Who was John Horse? #BlackHistoryMonth

John Horse was an Black American freedom fighter in the early 19th century. He was born a slave in Florida in 1812 and was possibly of Choctaw descent. His escape from slavery in 1835 led to his enlistment in the Seminole militia, where he participated in several skirmishes against US forces. His actions earned him respect among the Seminole people, who gave him the honorific title "John Horse" as a testament to his bravery.

During the Second Seminole War, John Horse served as an intermediary between his people and the US army. He was instrumental in negotiating peace treaties and facilitated a number of successful negotiations between the two sides. He also provided a safe harbor for escaped slaves by sheltering them in his home, earning him the nickname “the Negro Moses”.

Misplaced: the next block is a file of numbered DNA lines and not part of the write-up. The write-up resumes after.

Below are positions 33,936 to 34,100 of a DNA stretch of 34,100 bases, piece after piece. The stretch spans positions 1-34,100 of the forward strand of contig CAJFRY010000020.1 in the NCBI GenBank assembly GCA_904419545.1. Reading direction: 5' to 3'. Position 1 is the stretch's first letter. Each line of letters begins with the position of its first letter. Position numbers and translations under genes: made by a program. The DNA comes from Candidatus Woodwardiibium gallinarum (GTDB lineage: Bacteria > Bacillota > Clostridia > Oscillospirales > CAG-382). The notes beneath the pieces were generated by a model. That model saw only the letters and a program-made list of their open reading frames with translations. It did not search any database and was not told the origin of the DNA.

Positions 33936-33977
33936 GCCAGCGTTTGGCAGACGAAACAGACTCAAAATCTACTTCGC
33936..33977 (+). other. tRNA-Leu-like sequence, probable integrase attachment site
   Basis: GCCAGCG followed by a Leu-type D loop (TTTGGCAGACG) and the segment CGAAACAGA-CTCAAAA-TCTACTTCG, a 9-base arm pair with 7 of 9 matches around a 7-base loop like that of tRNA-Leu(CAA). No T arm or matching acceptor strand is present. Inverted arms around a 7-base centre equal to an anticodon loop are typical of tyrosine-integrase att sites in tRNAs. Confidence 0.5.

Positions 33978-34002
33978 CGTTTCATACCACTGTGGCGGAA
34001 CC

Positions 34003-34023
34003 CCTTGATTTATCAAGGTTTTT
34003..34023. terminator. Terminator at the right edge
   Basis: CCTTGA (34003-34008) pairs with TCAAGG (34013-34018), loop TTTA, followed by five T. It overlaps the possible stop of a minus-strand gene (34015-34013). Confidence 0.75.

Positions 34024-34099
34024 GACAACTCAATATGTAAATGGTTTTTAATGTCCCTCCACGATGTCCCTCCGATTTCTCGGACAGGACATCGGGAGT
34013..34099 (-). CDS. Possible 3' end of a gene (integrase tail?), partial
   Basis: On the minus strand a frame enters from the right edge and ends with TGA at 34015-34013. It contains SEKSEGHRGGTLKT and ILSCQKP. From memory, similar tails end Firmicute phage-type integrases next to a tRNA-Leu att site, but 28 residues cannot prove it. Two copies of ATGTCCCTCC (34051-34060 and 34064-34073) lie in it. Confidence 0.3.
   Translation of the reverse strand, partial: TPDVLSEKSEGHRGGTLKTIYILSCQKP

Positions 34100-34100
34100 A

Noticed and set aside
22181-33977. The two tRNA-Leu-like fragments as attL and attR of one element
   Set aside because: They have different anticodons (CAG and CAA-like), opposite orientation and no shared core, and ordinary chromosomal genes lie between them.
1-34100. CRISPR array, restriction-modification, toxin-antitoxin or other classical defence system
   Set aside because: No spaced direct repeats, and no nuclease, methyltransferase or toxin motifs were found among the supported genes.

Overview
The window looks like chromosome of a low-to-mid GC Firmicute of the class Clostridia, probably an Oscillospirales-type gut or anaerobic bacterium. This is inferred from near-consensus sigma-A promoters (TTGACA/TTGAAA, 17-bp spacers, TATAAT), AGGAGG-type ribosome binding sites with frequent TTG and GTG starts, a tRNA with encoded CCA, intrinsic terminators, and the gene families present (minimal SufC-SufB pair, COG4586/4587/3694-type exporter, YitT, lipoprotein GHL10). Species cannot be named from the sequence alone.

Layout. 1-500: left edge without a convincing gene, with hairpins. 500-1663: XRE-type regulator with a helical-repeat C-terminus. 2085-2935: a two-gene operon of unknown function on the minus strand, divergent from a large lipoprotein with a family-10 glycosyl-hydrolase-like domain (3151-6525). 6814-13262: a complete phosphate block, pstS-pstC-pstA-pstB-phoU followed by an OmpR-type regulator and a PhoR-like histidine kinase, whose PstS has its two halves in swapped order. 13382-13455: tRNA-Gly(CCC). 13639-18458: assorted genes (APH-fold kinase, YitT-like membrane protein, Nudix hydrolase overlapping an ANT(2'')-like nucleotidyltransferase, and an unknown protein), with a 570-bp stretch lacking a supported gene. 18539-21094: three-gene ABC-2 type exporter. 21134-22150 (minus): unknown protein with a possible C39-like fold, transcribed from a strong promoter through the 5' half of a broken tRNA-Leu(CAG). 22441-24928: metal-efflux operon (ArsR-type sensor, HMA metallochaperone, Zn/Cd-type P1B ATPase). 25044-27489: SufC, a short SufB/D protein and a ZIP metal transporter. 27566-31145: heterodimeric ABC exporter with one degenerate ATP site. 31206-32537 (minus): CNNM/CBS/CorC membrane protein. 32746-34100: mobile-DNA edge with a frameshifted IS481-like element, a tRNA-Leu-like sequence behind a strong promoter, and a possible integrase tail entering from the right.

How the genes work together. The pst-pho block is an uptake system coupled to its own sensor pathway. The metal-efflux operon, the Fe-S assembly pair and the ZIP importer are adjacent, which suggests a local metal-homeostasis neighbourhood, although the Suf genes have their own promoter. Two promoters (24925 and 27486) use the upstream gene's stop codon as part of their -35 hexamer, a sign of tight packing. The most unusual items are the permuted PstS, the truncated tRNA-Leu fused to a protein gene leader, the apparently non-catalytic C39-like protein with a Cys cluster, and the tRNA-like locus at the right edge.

John Horse's tireless efforts to secure freedom and justice for Black Americans in the south did not go unnoticed. He was rewarded for his tireless work with a plantation of his own in Texas by way of land grants from the Texas legislature in 1855. This plantation became known as “Mount Prospect” and was the first ranch established by an Black American in Texas.

John Horse continued to be an advocate for civil rights in the south after the Civil War, helping to establish three schools in Texas and Louisiana for freed slaves. He was also active in politics, serving as a delegate to the Republican National Convention of 1872.


John Horse dedicated his life to bettering the lives of Black Americans in the south, displaying unyielding dedication to his people in the face of great odds. His legacy lives on today as an Black American freedom fighter and a model of leadership and courage.

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